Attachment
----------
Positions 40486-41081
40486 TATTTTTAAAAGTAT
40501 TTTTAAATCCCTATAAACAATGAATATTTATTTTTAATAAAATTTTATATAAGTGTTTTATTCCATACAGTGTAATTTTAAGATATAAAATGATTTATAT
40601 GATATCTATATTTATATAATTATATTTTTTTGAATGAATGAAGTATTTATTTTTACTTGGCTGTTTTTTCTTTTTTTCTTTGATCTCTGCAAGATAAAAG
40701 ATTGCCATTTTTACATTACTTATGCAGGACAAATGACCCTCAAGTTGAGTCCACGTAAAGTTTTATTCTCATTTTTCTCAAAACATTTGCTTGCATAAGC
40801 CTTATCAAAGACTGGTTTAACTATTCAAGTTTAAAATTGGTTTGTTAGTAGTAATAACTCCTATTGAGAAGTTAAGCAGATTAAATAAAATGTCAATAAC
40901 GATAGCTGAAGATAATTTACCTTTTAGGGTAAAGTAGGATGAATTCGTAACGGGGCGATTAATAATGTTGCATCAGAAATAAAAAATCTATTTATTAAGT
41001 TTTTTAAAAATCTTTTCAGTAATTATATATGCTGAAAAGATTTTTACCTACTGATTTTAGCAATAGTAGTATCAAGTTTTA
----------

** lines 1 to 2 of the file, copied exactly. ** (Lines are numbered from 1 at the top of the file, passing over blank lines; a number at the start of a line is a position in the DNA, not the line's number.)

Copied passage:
Positions 40486-41081
40486 TATTTTTAAAAGTAT